If you have made the choice to go for a charcoal grill, you’ll want to decide between the kettle, kamado (ceramic), or barrel size. To make this decision, you’ll want to consider the kind of grilling you’ll be doing. Will you do it every day for your family of four, or are you more likely to be grilling at weekly Saturday BBQs for all your friends? If you tend to grill in smaller batches, the kettle or kamado are both good choices. If you want to grill more food at once, you’ll want to look into purchasing a barrel grill.
A grill that is too small could mean you end up glued to your grill throughout your entire backyard bash. A grill that’s too large for your typical grilling needs will increase the time it takes to cook and will be harder to clean. Choose the grill size you’d use most frequently.
It’s hard to beat the savory, smoky flavor that comes from using a charcoal grill. Charcoal grills just produce a better flavor than gas— it’s science. Ceramic charcoal grills create an especially strong flavor, since they can heat up to 600+ degrees. They are great for creating a fire-grilled taste (even for pizza!).
Smoking is the slowest form of cooking. You grill meat low and slow to get a tender and delicious flavor (You can only smoke meat, as it will destroy most plant-based foods). If you want to smoke your meats, you’ll need something that can retain heat and smoke—like a lid-on charcoal grill. We love that Three Little Pigs offers smoking classes to learn about this delicious and masterful form of grilling from the best of the best!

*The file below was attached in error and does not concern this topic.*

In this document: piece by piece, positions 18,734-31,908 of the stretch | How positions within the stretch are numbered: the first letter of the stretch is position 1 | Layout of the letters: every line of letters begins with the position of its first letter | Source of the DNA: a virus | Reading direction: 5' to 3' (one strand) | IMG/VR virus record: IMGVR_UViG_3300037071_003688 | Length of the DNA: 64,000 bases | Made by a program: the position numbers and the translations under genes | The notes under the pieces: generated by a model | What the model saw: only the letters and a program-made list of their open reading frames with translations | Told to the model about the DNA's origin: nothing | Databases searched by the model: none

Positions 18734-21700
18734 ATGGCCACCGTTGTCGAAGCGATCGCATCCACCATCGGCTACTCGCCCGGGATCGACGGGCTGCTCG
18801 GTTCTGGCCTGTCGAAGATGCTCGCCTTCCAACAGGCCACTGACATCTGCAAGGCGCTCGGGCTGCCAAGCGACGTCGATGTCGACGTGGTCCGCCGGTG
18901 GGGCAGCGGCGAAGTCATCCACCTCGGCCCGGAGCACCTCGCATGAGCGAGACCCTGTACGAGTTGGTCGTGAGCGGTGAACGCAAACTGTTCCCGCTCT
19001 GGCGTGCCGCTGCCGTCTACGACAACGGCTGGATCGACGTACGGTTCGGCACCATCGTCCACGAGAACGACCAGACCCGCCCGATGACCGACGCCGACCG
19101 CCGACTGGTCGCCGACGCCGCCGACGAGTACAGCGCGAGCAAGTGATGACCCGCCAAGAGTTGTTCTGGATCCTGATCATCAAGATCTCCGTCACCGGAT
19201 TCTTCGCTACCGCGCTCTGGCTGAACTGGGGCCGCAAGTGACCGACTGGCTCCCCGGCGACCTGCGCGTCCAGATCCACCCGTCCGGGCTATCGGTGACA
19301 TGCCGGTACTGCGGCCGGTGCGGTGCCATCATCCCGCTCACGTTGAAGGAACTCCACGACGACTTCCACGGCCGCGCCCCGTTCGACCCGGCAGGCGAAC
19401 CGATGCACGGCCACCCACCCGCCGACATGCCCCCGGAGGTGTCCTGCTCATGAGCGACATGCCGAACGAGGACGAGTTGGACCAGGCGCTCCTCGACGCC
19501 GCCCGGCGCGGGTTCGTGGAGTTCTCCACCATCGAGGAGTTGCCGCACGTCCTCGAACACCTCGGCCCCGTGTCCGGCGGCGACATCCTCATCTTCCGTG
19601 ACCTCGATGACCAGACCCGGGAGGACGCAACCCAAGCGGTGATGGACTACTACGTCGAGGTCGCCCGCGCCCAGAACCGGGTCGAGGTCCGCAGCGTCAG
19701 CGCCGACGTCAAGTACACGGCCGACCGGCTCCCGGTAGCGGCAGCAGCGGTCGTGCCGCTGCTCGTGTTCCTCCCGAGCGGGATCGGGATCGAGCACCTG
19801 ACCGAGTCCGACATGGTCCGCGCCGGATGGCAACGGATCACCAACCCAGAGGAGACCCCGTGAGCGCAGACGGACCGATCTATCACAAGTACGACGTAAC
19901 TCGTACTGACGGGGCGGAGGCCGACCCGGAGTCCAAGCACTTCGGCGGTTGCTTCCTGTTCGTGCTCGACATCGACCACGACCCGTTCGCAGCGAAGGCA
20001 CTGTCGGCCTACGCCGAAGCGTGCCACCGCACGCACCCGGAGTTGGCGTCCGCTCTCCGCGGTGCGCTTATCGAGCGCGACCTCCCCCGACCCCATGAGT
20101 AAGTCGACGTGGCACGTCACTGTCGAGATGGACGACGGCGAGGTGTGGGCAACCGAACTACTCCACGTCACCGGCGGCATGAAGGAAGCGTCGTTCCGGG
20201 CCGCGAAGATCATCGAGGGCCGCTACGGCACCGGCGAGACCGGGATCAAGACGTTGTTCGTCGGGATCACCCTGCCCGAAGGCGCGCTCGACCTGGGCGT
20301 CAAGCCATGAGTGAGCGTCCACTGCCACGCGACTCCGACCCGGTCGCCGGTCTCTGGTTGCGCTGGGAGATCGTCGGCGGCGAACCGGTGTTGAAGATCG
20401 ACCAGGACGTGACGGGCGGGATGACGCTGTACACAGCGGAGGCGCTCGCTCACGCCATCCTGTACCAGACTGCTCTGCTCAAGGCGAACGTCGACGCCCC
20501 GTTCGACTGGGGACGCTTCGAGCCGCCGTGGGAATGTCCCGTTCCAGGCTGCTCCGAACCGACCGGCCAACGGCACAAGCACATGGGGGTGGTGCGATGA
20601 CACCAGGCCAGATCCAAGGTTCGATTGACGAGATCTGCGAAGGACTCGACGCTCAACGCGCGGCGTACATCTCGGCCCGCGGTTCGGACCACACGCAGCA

Food prepared on a charcoal grill tastes smokier, on a pellet grill tastes woodier, and on a gas grill tastes cleaner. Supplement these tastes with award-winning Three Little Pigs rubs and sauces to create the perfect flavor for your meals!
If you’re grilling in the summer only, you don’t really need to worry about which grill you pick—they’ll all work well! If you plan on grilling in the winter, you’ll want to decide if you’ll BBQ with the top on or prefer to grill with top down. Barbequing can help you maintain heat and cook evenly, even on cooler winter days, while grilling with the top off lets you crank the heat and cook faster. Charcoal grills retain the most heat when grilling in the winter.
Do you plan on bringing your grill to a neighbor’s yard to cook food together? Are you going to a tailgate with your BBQ buddy? If you need portability in your grill, you’ll probably want a kettle grill (which is made of lightweight metal). Ceramic and barrel grills are just too heavy to move around. If you’re going to keep your grill in your backyard, though, ceramic and barrel grills are a great choice. They’re high quality and add a cool aesthetic to your backyard.
What Grill Size Do I Need?
When it comes to deciding the ideal grill size or type, it all comes down to preference. If you’re looking to adopt grilling as a hobby for fun outdoor feasts and irresistible meals, you’ll want to look into charcoal grills. From there, you’ll want to consider portability, aesthetic, and price point based on your needs.
There’s no one-size-fits-all when it comes to grills. Think about what you want out of your grill, and don’t be afraid to reach out to someone who can help! Your friends at Three Little Pigs would be glad to steer you in the right direction, and so would your neighborhood grillers at Kick Ash Basket! Chatting with some pros is a great way to get started on your road to unbelievably-delicious flavor!